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Concept: Max Planck Society


BACKGROUND: A regional-scale sensitivity study has been carried out to investigate the climatic effects of forest cover change in Europe. Applying REMO (regional climate model of the Max Planck Institute for Meteorology), the projected temperature and precipitation tendencies have been analysed for summer, based on the results of the A2 IPCC-SRES emission scenario simulation. For the end of the 21st century it has been studied, whether the assumed forest cover increase could reduce the effects of the greenhouse gas concentration change. RESULTS: Based on the simulation results, biogeophysical effects of the hypothetic potential afforestation may lead to cooler and moister conditions during summer in most parts of the temperate zone. The largest relative effects of forest cover increase can be expected in northern Germany, Poland and Ukraine, which is 15–20% of the climate change signal for temperature and more than 50% for precipitation. In northern Germany and France, potential afforestation may enhance the effects of emission change, resulting in more severe heavy precipitation events. The probability of dry days and warm temperature extremes would decrease. CONCLUSIONS: Large contiguous forest blocks can have distinctive biogeophysical effect on the climate on regional and local scale. In certain regions of the temperate zone, climate change signal due to greenhouse gas emission can be reduced by afforestation due to the dominant evaporative cooling effect during summer. Results of this case study with a hypothetical land cover change can contribute to the assessment of the role of forests in adapting to climate change. Thus they can build an important basis of the future forest policy.

Concepts: Carbon dioxide, Climate, Weather, Climate change, Germany, Greenhouse gas, Global warming, Max Planck Society


Christiane Nüsslein-Volhard is Director Emeritus at the Max Planck Institute for Developmental Biology in Tübingen, Germany. In 1995, she was awarded the Nobel Prize for Physiology and Medicine, along with Eric Wieschaus and Edward Lewis, for her work on the genetic control of embryogenesis using the fruit fly Drosophila melanogaster In the 1990s, she transitioned her lab to working with zebrafish (Danio rerio), using similar forward genetic approaches to those that had proved so successful in Drosophila to uncover key regulators of vertebrate development. We met with Christiane at the recent International Society for Developmental Biology (ISDB) meeting in Singapore, to talk about her research, the impact of the Nobel Prize and the challenges of being a ‘woman in science’.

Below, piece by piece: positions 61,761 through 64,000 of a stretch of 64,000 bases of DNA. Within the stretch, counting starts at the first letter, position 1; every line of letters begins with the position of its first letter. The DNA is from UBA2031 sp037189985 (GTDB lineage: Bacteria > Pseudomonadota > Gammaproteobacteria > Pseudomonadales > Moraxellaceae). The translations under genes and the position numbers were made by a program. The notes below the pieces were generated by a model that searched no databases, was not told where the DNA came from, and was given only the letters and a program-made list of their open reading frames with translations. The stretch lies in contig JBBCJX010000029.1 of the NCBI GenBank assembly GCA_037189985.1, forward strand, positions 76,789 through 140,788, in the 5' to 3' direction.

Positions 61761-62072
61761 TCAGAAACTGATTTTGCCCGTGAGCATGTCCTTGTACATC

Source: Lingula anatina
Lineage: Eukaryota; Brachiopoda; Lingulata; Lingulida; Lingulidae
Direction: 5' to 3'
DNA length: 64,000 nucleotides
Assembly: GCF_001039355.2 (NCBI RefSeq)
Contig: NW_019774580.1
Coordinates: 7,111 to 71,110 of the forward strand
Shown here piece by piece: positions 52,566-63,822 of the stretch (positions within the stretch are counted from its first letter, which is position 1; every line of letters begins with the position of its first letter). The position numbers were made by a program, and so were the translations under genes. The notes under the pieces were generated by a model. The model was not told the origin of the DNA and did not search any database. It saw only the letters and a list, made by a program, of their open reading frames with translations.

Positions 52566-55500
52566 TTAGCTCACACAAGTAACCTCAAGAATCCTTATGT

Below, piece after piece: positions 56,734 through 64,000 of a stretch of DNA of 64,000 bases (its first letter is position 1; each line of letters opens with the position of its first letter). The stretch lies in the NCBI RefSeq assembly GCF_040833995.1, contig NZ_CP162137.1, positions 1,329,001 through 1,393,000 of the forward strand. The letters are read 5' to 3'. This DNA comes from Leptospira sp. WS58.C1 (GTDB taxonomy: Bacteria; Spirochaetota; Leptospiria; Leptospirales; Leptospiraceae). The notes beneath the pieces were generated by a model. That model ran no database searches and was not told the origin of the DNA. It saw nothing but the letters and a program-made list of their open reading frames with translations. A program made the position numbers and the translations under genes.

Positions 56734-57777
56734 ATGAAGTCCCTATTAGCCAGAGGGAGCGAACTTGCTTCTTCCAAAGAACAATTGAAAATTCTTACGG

Concepts: DNA, Biology, Model organism, Germany, Drosophila melanogaster, Drosophila, Nobel Prize, Max Planck Society


Minhaj Sirajuddin talks to Francesca Lake, Head of Open Access Publishing. Minhaj Sirajuddin is currently an Assistant Investigator at the Institute for Stem Cell Biology and Regenerative Medicine (InStem), Bangalore, India. His lab works on understanding biological motility mediated by cytoskeleton elements using biophysics and cell biology. Previously his tenures were at UCSF (CA, USA) for his postdoctoral work and the Max Planck Institute (Dortmund, Germany) for his PhD. Minhaj is a recipient of Wellcome Trust - DBT India Alliance Intermediate Fellowship and the EMBO Young Investigator Award. He was also a finalist in the inaugural Future Science Early Career Research Award.

Concepts: Molecular biology, Biology, Organism, Stem cell, Cell biology, Research, Germany, Max Planck Society


Emmanuelle Charpentier is a French microbiologist, geneticist and biochemist. She is a Director at the Max Planck Institute for Infection Biology in Berlin, Honorary Professor at Humboldt University, Visiting Professor at Umeå University and recipient of an Alexander von Humboldt Professorship. Prior to her current appointments, she worked at several other institutions in Germany, Sweden, Austria, the US and France. Emmanuelle Charpentier’s research on a bacterial immune system laid the foundation for the ground-breaking CRISPR-Cas9 genome engineering technology. She has received numerous prestigious awards and distinctions, and is an elected member of several renowned academies of sciences. She is co-founder of CRISPR Therapeutics and ERS Genomics.

Concepts: Bacteria, Germany, Max Planck, Alexander von Humboldt, Max Planck Society, Otto Hahn, Humboldt University of Berlin, Berlin


Ana Garcia-Saez graduated with a master’s degree in biochemistry from the University of Valencia, Spain, before completing a PhD in the laboratory of Jesus Salgado in 2005. Afterwards Ana joined the research group of Petra Schwille at the Dresden University of Technology, Germany. In 2010, she started her own group at BioQuant, the Center for Quantitative Analysis of Molecular and Cellular Biosystems, at Heidelberg University with funding from the Max Planck Institute for Intelligent Systems and the German Cancer Research Centre (DKFZ). Since 2013, Ana has been a full Professor at the University of Tübingen. Her work focuses on membrane dynamics of mitochondria and the interaction of proteins with membrane lipids in the context of cell death programs, where she uses biophysical models and single-molecule high-resolution microscopy.

Concepts: DNA, Protein, Molecular biology, University, Germany, Academic degree, Doctorate, Max Planck Society